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Relaunching the Scenic is above all a promise for ordinary people, as the label of the family vehicle par excellence has left its mark on the four successive generations from 1996 to today. A promise in terms of interior volume and practical aspects to which the newcomer has complied, says the official voice of Renault. But is the count really there?
From the outset, this new vintage of Renault Scenic starts off on the wrong footing by renouncing the minivan profile to focus on the more fashionable crossover profile. Gone is the sloping hood from which the windshield once extended, its silhouette now evoking a brave sedan with a flat hood. A more classic architecture logically moving the passenger compartment back, with all that this entails in terms of loss of habitability. A disappointment which this Scenic attempts to overcome by extending its size (+6 cm) to peak at 4.47 m, when its wheelbase also gains 5 cm. If the gain in leg space is real in the rear seats, the drop of its roof of 8 cm harms the headroom. Logically, a greater feeling of confinement predominates in second place.
This is the biggest disappointment of this new Renault Scenic, as its predecessors made a point of making life easier for passengers. First source of annoyance: the incomprehensible removal of the sliding bench seat, while simple SUVs like the Captur or the Austral are equipped with it. It is therefore no longer possible to choose between increasing legroom or trunk volume, the latter stagnating at 545 l, when that of the old Scenic varied from 506 to 572 l depending on the needs of its owner. . And there is no longer any question of properly accommodating the middle passenger, the backrest sketching a bulge to conceal an armrest. It’s better to travel in pairs in the back of the new Scenic, unlike its predecessor which offered the same level of comfort in the three seats in the second row. Finally, the account is not there either in terms of storage spaces scattered throughout the passenger compartment with a total of 38.7 l, compared to 63 l previously.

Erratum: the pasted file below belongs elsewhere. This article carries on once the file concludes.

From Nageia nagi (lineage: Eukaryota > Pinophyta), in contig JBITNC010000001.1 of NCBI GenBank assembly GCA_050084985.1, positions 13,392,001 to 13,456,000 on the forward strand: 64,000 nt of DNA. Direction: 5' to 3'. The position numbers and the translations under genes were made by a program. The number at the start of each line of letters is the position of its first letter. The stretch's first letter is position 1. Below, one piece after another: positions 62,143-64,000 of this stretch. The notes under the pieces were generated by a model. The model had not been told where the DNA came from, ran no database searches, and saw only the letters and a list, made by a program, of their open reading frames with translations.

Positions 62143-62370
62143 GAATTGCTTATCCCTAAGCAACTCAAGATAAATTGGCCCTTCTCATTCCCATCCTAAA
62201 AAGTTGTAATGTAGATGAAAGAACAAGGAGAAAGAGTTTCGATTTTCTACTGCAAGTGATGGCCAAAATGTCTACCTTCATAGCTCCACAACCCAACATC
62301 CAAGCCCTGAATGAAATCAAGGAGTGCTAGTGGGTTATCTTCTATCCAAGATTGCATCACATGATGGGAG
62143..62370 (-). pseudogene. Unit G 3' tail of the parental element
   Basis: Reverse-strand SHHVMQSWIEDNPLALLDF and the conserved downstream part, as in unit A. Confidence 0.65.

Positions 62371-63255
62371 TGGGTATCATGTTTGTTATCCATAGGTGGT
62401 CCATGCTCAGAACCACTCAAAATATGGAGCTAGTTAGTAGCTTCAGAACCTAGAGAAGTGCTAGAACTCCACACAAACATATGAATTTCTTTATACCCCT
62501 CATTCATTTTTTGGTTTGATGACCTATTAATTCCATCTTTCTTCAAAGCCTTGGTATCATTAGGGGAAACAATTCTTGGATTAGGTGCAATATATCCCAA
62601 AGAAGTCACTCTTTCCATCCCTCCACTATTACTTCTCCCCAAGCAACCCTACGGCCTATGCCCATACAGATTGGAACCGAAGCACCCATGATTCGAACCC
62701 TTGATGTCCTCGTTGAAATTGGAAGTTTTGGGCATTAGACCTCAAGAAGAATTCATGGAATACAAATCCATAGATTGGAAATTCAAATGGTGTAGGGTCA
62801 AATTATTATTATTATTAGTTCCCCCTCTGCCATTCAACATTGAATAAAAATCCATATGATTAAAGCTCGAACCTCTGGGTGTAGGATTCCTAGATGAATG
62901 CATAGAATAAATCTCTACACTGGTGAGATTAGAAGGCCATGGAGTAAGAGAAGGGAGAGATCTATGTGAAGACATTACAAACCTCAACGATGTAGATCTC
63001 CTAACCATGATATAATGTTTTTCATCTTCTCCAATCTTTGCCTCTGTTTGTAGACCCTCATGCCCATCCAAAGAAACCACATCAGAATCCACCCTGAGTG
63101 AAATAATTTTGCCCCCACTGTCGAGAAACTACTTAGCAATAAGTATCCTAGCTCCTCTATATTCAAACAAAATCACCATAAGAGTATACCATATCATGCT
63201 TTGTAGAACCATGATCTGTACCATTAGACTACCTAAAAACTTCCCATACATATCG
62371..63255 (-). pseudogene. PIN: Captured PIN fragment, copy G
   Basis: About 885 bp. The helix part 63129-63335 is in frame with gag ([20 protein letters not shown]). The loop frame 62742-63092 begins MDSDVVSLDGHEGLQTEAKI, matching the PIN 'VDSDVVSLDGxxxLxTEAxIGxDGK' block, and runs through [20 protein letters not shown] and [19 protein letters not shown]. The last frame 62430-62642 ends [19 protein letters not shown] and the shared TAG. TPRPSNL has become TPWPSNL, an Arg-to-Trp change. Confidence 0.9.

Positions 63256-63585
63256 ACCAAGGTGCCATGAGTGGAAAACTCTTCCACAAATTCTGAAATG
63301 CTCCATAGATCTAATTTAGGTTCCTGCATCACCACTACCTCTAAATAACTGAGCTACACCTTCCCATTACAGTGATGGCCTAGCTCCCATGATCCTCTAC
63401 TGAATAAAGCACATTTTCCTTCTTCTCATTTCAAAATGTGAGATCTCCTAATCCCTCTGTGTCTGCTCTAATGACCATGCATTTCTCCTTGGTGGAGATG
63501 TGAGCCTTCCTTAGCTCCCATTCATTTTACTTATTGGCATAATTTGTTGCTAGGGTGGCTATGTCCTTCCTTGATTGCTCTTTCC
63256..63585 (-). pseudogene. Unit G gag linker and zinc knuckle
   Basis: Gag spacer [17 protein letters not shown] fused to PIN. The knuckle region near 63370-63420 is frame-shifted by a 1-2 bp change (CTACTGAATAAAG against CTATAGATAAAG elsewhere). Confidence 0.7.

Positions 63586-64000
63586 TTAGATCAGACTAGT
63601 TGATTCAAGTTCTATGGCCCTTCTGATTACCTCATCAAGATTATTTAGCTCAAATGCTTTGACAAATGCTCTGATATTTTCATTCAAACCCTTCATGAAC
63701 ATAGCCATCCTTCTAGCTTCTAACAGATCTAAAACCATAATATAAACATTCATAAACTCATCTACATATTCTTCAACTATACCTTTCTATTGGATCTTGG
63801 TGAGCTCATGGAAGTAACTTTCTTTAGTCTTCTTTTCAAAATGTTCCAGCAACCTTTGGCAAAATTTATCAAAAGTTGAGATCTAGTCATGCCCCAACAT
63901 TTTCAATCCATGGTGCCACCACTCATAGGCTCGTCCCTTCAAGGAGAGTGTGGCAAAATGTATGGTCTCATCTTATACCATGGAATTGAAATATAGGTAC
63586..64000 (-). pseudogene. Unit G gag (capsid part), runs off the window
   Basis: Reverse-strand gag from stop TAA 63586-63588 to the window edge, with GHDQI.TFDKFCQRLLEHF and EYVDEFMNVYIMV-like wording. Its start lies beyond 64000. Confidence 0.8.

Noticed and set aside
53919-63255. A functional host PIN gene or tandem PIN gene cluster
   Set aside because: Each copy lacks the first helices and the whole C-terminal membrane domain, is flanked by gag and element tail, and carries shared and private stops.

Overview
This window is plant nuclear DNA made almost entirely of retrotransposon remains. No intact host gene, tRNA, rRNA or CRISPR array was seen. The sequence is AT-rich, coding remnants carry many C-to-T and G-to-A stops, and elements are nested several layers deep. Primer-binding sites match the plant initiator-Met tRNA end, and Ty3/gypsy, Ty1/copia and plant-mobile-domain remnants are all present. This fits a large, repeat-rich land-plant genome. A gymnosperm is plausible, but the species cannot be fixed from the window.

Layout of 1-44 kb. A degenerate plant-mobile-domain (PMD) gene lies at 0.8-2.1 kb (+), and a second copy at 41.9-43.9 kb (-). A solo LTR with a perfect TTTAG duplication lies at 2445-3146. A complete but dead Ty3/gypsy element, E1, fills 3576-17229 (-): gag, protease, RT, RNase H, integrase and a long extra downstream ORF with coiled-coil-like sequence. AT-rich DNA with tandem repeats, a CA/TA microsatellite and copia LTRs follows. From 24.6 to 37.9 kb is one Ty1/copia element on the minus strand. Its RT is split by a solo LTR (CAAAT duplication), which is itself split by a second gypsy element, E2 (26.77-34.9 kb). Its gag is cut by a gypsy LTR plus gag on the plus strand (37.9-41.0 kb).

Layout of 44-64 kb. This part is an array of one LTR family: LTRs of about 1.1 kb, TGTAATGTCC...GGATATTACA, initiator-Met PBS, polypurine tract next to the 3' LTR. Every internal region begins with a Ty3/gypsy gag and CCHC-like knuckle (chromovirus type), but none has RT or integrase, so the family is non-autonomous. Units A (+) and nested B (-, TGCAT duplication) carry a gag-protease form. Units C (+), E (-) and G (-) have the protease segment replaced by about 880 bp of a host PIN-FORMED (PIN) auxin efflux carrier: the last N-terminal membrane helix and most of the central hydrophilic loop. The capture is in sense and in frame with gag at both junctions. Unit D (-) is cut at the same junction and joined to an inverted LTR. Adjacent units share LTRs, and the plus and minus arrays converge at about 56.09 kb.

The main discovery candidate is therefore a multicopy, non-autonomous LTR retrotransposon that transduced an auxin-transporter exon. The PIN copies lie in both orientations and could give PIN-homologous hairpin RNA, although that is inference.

Another potential subject of tension, the complete conversion of the new Scenic to electricity. But from this point of view, he puts forward serious arguments for those who fear insufficient autonomy. At the very top of its range, an 87 kWh battery provides 620 km WLTP, better than many stars in the segment badged Tesla or Hyundai. On the other hand, the charging power of 150 kW (DC) does not work miracles, ensuring that 15 to 80% capacity is recovered in 38 minutes. A value which drops to 130 kW regarding the 60 kWh “battery” which, for its part, promises to cover 420 km WLTP. Unfortunately, with a base price which will probably be around €40,000, it will be difficult to convert the historic Scenic clientele accustomed to competitive prices. Finally, on the engine side, this fifth generation Scenic sees its power levels explode in comparison with the placid minivan. It offers 170 hp and 220 hp compared to 110 to 160 hp for the one it replaces.
This is probably the register which will cause the least regret, as the new OpenR Link digital environment outperforms the old model. Powered by Google, it offers top-notch performance supported by flawless ergonomics, the 4K quality touch screen being ideally within reach.
Finally, the new Scenic takes a giant step in this direction, increasing the number of biosourced or recycled materials, while it renounces coatings of animal origin. Quite the opposite of the previous model which, particularly in its Initial finish, largely upholstered its cabin in leather.
To sum up
Against all expectations, despite customers’ disenchantment with minivans, the Scenic is back in 2023. But its strategy promises to be highly disruptive. We take stock of what essentially distinguishes it from its predecessor.
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